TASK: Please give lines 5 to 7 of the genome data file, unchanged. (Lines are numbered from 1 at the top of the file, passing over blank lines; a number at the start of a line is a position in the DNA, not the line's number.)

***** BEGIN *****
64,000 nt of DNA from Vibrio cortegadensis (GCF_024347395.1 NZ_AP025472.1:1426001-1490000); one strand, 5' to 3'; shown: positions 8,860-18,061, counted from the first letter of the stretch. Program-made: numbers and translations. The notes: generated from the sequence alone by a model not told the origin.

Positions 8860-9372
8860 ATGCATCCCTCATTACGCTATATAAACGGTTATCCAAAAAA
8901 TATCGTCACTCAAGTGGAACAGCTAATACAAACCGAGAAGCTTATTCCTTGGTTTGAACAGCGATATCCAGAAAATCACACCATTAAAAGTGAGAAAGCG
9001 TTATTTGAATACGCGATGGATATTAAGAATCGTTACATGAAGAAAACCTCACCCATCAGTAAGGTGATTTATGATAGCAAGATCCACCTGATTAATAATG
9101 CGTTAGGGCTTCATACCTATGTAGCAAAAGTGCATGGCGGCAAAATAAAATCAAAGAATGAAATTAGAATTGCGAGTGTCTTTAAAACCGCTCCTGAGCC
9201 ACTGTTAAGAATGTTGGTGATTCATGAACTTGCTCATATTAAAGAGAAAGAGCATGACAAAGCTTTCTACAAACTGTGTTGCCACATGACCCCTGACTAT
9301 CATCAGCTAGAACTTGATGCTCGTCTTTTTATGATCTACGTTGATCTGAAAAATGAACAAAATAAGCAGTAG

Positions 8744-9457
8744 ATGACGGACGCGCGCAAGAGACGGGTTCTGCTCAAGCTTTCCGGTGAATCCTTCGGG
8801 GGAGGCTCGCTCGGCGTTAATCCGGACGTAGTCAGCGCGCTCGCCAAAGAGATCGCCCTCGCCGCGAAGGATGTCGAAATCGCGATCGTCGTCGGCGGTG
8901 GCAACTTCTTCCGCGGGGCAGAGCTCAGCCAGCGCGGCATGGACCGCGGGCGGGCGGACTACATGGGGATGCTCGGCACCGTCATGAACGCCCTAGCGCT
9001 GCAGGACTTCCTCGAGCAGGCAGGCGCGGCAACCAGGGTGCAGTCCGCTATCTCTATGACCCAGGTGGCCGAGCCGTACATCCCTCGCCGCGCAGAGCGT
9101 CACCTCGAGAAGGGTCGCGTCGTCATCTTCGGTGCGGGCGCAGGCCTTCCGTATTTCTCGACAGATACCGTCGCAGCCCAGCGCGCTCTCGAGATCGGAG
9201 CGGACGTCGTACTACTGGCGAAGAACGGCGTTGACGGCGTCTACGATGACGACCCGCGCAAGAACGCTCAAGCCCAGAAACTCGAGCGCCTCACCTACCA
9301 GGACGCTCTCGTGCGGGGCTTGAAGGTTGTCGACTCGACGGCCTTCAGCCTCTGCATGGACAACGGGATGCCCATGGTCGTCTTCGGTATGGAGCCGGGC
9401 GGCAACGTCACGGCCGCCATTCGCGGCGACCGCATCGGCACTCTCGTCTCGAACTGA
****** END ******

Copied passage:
9001 TTATTTGAATACGCGATGGATATTAAGAATCGTTACATGAAGAAAACCTCACCCATCAGTAAGGTGATTTATGATAGCAAGATCCACCTGATTAATAATG
9101 CGTTAGGGCTTCATACCTATGTAGCAAAAGTGCATGGCGGCAAAATAAAATCAAAGAATGAAATTAGAATTGCGAGTGTCTTTAAAACCGCTCCTGAGCC
9201 ACTGTTAAGAATGTTGGTGATTCATGAACTTGCTCATATTAAAGAGAAAGAGCATGACAAAGCTTTCTACAAACTGTGTTGCCACATGACCCCTGACTAT